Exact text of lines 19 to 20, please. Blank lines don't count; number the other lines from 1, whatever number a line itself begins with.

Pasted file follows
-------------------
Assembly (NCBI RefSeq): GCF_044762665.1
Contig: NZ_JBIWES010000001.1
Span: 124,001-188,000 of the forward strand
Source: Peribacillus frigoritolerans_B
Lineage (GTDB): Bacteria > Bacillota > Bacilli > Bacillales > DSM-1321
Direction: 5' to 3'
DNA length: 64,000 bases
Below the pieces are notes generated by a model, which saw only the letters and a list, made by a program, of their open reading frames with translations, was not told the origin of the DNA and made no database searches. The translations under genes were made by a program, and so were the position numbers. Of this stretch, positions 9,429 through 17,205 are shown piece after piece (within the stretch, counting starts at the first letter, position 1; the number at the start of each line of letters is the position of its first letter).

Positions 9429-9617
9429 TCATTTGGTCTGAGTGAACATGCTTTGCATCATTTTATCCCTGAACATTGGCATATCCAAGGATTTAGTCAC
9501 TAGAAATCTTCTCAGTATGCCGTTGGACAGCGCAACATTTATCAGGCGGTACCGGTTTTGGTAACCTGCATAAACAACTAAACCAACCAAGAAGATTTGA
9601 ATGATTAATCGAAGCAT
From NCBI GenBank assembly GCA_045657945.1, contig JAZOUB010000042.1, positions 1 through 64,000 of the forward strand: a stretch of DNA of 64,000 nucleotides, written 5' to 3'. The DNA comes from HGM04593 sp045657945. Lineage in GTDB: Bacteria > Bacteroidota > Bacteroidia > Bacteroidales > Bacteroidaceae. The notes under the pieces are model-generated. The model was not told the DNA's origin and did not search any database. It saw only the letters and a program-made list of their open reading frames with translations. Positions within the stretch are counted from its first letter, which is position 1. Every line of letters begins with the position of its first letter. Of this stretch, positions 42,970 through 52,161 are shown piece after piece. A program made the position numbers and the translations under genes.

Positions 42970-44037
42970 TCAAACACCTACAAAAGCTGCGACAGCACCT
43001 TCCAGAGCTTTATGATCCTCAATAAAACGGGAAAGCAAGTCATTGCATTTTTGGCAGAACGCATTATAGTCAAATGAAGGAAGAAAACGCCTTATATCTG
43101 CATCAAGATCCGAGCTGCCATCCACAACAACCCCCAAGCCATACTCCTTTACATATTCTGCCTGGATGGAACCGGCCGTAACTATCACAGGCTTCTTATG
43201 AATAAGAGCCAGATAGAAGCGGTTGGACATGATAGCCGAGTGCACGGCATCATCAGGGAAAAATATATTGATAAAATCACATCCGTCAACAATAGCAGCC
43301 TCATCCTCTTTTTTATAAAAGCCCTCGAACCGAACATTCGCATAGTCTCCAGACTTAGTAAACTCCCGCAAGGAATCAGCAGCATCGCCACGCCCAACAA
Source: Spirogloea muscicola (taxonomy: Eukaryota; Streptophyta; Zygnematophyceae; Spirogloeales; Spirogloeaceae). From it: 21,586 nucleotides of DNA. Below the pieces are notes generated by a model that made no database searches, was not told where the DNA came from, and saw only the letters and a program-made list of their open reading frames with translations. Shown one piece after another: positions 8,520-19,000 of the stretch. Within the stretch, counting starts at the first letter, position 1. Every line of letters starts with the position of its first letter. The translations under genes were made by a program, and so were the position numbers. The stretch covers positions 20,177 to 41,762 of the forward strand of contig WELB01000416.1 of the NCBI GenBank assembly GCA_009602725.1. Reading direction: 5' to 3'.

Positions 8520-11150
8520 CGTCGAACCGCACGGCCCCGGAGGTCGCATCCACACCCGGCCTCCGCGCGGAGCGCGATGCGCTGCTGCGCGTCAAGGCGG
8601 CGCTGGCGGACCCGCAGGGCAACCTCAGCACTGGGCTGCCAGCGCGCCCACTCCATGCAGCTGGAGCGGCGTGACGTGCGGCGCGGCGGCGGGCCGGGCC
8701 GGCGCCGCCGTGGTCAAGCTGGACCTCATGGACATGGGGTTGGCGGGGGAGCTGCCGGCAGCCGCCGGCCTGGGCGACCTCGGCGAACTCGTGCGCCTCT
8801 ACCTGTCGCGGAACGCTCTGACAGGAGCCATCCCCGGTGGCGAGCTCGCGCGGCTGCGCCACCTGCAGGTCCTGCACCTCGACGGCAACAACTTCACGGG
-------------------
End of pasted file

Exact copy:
43301 TCATCCTCTTTTTTATAAAAGCCCTCGAACCGAACATTCGCATAGTCTCCAGACTTAGTAAACTCCCGCAAGGAATCAGCAGCATCGCCACGCCCAACAA
Source: Spirogloea muscicola (taxonomy: Eukaryota; Streptophyta; Zygnematophyceae; Spirogloeales; Spirogloeaceae). From it: 21,586 nucleotides of DNA. Below the pieces are notes generated by a model that made no database searches, was not told where the DNA came from, and saw only the letters and a program-made list of their open reading frames with translations. Shown one piece after another: positions 8,520-19,000 of the stretch. Within the stretch, counting starts at the first letter, position 1. Every line of letters starts with the position of its first letter. The translations under genes were made by a program, and so were the position numbers. The stretch covers positions 20,177 to 41,762 of the forward strand of contig WELB01000416.1 of the NCBI GenBank assembly GCA_009602725.1. Reading direction: 5' to 3'.